John Rziha’s The Christian Moral Life offers a Christian overview of the good life for which God created us, along with the virtue-forming habits through which we may attain it.
The theology is faithfully within the Catholic tradition, and the use of terms and concepts is decidedly Thomistic. The book is divided into two parts. In Part 1, Rziha outlines a framework for thinking about the Christian moral life. Using the analogy of a journey to God, he points out the travelers must know three things: (1) their beginning point; (2) where they are going; and (3) how to get there. Our beginning point is our human nature and the subsequent inclinations we all experience.
Part 2 covers the three theological virtues – faith, hope, charity – and four cardinal virtues – produce, justice, temperance, fortitude. Each chapter on an individual virtue includes a discussion of sub-virtues, which are aspects of the broader cardinal or theological virtues under consideration. And here, there are some especially thoughtful connections. Yes, fortitude obviously requires patience and perseverance; but it also requires meekness.
As we practice justice, we will of course be aided by gratitude and honesty, but also be aided by industry and stewardship. By bringing out the connection points among all the virtues, Rziha helps reinforce a central theme of the book: that the virtues are all intended to serve the ultimate purpose of cultivating our love of God so that we may enjoy eternal fellowship with Him.
Throughout the book, Rziha offers a framework for moral theology that is unswervingly teleological (as opposed to deontological). While most discussions of justice focus on respect for others’ rights, within Rziha’s teleological framework, “the most important aspect of justice is that it perfects the ability of humans to love others” (224). In his discussion of Natural Law theory, the “eternal law” is simply God’s “plan directing all things to their proper end” (102). I myself find it a great merit of Rziha’s book that he frames his discussions in these terms. It is a sad fact that moral theology over the past few centuries has in may quarters not wanted to start with the kinds of questions Aristotle and Aquinas saw as central: what the good life consists in for humans, and how we may achieve it. Yet, it is the book’s staunch commitment to this tradition of Aquinas – including his terms and concepts – that potentially leads to certain types of difficulties. We are quite far removed today from Aquinas’ metaphysical commitments. Medieval scholars spend years studying how Aquinas and others would have understood such claims as the objects “tend toward” their natural ends. To those who are not Medieval scholars, can we retain Aquinas’ terms and categories, and still understand most of what he intended to convey? I am not sure.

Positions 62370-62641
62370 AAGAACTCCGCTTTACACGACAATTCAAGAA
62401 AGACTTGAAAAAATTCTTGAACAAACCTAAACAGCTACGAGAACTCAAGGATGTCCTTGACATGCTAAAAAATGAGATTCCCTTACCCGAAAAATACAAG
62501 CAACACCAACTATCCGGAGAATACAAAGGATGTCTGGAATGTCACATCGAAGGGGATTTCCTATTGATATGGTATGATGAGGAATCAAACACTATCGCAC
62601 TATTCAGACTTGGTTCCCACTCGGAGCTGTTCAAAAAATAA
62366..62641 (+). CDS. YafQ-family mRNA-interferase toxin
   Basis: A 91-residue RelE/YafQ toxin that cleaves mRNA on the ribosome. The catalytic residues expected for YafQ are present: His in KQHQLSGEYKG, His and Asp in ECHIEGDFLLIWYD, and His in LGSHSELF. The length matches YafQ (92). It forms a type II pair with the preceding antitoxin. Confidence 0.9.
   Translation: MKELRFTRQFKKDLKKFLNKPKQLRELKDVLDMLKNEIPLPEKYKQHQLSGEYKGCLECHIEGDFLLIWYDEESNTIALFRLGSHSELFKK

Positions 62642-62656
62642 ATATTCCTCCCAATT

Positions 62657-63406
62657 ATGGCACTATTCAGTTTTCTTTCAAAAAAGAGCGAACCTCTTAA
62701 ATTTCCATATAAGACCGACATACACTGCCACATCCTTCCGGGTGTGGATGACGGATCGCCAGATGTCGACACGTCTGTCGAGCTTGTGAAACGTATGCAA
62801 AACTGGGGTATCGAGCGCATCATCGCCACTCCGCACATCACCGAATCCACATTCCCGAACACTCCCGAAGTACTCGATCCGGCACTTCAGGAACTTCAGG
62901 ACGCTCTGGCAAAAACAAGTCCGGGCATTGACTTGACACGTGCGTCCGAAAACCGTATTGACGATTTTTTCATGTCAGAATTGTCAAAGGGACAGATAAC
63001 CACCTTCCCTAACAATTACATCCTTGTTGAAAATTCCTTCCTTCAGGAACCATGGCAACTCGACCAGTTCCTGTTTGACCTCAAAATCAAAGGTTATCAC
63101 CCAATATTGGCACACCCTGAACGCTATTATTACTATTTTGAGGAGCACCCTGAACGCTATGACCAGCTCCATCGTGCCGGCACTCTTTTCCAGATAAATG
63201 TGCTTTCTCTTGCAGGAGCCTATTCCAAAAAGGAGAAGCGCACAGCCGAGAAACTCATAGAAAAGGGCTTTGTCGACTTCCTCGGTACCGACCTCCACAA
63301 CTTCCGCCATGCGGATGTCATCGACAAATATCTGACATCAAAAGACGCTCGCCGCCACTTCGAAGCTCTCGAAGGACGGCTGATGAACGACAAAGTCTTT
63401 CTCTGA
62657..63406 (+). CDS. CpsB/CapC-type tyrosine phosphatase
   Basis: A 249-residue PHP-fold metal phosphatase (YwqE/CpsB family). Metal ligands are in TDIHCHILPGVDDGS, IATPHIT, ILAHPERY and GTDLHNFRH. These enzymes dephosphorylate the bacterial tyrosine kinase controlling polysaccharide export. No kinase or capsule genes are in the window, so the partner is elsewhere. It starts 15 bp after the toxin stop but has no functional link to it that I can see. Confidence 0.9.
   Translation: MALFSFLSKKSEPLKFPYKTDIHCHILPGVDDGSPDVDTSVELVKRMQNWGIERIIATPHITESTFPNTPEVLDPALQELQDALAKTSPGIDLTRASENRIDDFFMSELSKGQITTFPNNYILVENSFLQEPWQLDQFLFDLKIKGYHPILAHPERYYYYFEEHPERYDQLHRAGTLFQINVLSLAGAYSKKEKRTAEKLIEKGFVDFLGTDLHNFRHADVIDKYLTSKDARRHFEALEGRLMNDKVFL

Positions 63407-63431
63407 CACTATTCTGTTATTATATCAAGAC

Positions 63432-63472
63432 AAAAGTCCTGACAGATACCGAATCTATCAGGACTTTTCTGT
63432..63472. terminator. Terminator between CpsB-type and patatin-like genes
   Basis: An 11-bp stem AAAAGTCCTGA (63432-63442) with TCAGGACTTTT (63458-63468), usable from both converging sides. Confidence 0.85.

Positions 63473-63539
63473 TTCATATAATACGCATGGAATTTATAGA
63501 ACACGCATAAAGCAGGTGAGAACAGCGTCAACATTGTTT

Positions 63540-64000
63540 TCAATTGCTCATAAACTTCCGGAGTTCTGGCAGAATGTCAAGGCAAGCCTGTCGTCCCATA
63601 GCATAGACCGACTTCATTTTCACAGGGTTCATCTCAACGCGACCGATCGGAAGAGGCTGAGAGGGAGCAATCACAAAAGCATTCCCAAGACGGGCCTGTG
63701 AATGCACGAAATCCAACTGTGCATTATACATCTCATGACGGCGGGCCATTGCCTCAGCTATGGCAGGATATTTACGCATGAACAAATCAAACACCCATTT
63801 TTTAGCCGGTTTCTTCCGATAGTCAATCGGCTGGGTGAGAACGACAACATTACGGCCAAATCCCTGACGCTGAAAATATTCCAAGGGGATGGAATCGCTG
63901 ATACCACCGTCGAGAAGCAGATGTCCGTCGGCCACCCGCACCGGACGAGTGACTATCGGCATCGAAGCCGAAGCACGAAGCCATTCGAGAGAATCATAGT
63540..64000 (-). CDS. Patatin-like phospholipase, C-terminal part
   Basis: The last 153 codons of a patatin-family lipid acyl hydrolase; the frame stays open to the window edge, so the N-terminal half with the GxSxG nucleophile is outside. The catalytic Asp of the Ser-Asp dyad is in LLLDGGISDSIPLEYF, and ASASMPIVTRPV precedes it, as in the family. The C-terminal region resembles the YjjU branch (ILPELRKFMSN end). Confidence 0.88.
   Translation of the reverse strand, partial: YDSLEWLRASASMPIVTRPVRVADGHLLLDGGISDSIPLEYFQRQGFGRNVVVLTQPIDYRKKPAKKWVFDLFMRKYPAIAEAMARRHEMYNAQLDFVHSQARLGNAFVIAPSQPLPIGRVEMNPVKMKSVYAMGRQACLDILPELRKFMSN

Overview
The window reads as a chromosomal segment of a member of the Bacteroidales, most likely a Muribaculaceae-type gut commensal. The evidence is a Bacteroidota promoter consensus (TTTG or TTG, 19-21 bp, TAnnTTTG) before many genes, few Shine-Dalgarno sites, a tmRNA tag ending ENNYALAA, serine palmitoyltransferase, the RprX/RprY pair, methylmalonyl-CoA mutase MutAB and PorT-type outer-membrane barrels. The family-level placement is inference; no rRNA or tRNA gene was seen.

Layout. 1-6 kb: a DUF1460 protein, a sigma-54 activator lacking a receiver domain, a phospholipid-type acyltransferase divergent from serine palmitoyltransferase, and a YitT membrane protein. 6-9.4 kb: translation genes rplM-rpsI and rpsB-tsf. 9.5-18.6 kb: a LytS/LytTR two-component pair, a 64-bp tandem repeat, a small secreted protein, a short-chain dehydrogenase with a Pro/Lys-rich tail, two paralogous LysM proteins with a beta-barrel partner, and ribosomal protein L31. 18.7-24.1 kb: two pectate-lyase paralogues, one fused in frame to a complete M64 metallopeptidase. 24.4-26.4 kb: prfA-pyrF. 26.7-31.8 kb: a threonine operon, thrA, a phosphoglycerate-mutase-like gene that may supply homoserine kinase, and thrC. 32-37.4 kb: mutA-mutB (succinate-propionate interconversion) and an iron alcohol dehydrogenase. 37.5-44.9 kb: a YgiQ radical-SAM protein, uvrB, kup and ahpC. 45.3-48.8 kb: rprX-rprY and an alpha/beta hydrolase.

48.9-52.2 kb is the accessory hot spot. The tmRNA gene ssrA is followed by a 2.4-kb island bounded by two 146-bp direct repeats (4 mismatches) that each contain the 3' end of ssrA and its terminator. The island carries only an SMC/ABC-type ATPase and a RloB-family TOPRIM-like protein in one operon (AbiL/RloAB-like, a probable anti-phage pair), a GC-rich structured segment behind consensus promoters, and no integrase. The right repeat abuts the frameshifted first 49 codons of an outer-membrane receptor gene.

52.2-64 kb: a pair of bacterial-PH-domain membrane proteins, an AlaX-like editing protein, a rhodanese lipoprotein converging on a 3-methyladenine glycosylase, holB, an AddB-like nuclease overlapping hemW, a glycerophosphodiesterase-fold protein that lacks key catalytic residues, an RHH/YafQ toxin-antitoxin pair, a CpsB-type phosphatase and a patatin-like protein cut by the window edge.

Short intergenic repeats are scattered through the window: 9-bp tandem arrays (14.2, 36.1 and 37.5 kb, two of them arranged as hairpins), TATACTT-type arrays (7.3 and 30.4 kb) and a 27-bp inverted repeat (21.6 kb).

This problem arises mainly in Rziha’s discussion of human action and decision-making, which would largely be covered in modern curriculum by courses in philosophy of action and the philosophy of mind. For those with backgrounds in these areas, it may prove frunstrating to read antiquated statements such as that “The will is naturally inclined to love the true good” (20). Or, it may seem too artificial to claim that prudence “perfects the intellect,” with justice “perfecting the will,” and temperance and fortitude “perfecting the emotions.” So, there may be a trade-off between a faithful recapitulation of Aquinas and a serious, modern proposal of the processes of human decision-making and intentional action. Nevertheless, Rhiza’s discussions do serve as a spiritual formative way of looking at the human condition and God’s resources for leading us to the good life of communion with Him.
In sum, Rziha offers an extremely detailed, and laudably systematic, look at the connection points within moral theology: between one virtue and another, between virtue and the sins that undermine it, between virtue and the actions that cultivate it, between virtue and the grace that perfects it. These are faithful summations of the rich Thomistic tradition. Each topic presents the reader with challenges if seeking a deeper life with God. And if readers are indeed seeking to be spiritually formed, they will embrace these challenges, given the continuously attractive way Rziha presents the end of our journey: perfect happiness found in God. The book will work well as an introductory text for undergraduate students. More widely, for those interested in understanding the Catholic, Thomist tradition in moral theology, as well as for those already in that tradition who would like a framework for understanding how familiar themes of human telos, grace, law, and virtue all fit together, this book would be an excellent choice.
~ Kevin Kinghorn, Asbury Theological Seminary